Amgen's Supreme Court bid answered in long-running Repatha patent feud against Sanofi, Regeneron

Petitioning the U.S. Supreme Court to reconsider a patent loss rarely pans out for drugmakers, but, in the case of Amgen and its cholesterol med Repatha, the company’s high court Hail Mary has been answered.

The Supreme Court will let Amgen argue to resurrect a pair of Repatha patents that were put on ice back in 2019. At the time, a Delaware judge sided with Sanofi and Regeneron Pharmaceuticals after a series of Amgen wins in the long-running PCSK9 feud. The U.S. Court of Appeals upheld the lower court’s decision in 2021.

A spokesperson for Regeneron said the company expects the Supreme Court to reach a decision by the end of June, Reuters reports.

The case stretches back to 2014, the year Amgen leveled its original lawsuit against Sanofi and Regeneron over alleged patent infringement by the partners’ rival PCSK9 cholesterol drug Praluent, under development at the time as alirocumab.

Praluent and Repatha won U.S. approval just weeks apart in 2015. Both medications help lower “bad” LDL cholesterol by blocking the protein PCSK9. 

Amgen “firmly believes” its scrapped Repatha patents are valid, a company spokesperson told Reuters late last week. Patent protection is paramount “not only for Amgen, but also for the entire biotechnology and pharmaceutical industry to make the significant investments required to discover and develop new innovative therapeutics," the spokesperson added.

Amgen has argued that the court ought to back broader protections on antibody drugs like Repatha, suggesting that without those intellectual property bulwarks, me-too drugs can emerge with minor changes to successful meds without committing the same resources to research. Sanofi and Regeneron have countered that letting Amgen’s Repatha patents stand could allow companies to deflect entire classes of rival drugs by claiming overly broad protections.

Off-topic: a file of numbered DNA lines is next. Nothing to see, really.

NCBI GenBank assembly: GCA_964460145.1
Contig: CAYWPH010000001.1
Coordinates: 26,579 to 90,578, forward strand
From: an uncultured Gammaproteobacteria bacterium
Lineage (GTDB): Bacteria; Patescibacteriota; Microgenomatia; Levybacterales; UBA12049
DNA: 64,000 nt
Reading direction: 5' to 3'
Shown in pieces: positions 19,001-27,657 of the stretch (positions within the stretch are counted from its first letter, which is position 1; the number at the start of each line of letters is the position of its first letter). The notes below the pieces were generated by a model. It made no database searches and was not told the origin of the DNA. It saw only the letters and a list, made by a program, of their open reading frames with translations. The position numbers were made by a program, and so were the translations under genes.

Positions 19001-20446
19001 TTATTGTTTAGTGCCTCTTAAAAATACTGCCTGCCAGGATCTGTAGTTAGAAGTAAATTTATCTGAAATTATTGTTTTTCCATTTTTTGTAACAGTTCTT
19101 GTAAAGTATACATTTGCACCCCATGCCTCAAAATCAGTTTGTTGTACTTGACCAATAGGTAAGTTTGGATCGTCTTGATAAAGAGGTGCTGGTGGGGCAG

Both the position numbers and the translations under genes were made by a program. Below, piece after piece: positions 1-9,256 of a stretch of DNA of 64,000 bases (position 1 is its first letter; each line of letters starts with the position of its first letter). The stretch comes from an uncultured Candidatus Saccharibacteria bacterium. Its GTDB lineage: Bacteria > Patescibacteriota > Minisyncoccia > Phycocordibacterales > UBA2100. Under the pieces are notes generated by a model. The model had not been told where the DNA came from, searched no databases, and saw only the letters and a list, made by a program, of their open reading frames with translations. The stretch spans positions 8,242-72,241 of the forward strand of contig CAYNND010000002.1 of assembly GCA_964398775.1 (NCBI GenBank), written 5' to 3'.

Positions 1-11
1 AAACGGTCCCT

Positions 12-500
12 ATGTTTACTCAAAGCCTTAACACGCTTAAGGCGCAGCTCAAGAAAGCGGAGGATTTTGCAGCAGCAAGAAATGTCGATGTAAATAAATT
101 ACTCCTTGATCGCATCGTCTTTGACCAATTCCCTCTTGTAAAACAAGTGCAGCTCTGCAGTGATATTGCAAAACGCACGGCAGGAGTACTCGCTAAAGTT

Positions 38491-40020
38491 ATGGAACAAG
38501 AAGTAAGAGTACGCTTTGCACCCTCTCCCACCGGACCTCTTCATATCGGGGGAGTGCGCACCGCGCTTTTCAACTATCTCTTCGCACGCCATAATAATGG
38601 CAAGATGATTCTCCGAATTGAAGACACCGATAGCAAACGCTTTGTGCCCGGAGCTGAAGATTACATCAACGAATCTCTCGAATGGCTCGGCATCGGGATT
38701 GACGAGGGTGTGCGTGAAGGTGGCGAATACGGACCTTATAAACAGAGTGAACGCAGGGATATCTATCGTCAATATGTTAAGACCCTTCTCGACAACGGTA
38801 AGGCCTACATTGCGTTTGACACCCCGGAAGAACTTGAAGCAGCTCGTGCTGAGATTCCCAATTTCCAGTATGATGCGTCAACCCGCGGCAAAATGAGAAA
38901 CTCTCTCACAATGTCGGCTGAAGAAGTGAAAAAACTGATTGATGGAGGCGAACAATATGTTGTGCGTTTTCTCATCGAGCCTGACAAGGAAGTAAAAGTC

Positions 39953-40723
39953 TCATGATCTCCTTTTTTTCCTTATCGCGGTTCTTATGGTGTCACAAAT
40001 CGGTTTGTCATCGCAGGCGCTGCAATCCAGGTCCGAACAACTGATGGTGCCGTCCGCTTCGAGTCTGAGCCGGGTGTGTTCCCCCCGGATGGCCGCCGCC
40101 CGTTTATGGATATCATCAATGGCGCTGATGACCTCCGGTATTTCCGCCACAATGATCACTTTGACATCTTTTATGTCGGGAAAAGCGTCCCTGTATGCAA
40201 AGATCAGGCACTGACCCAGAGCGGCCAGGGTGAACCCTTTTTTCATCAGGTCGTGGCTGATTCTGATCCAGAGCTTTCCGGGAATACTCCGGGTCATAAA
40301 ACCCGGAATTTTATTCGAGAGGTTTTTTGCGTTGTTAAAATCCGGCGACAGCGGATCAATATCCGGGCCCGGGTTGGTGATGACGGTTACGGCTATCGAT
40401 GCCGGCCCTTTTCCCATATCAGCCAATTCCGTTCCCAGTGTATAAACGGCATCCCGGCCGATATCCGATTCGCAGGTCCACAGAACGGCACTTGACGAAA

Over the years, the litigation has captured the attention of many industry watchers and prompted other drugmakers to weigh in. Last year, Amgen ginned up the support of several of its big biopharma peers, including Biogen, Bristol Myers Squibb and Merck & Co. The companies argued in a petition that the precedent set by Amgen’s loss would “slow the pace of research and development and hinder innovation, to the detriment of patients and the public at large.”

Amgen launched its bid at the Supreme Court last November. Earlier this year, the high court called for the U.S. solicitor general’s opinion on whether it should reconsider Amgen’s loss.

In late September, the Biden administration’s top lawyer, Elizabeth Prelogar, suggested Amgen’s petition “should be denied.”

The fact that the Supreme Court has now decided to hear Amgen’s argument marks a rare turn of events on the patent litigation front. Typically, the Supreme Court takes up very few cases on petition, and that’s especially true where patent law is concerned, Barnes & Thornburg partner Ron Cahill explained in a recent interview.

Cahill made his remarks alongside a prediction the Supreme Court wouldn’t take up Teva Pharmaceuticals’ petition in a separate patent case revolving around the common generic carve-out tactic known as “skinny labeling.”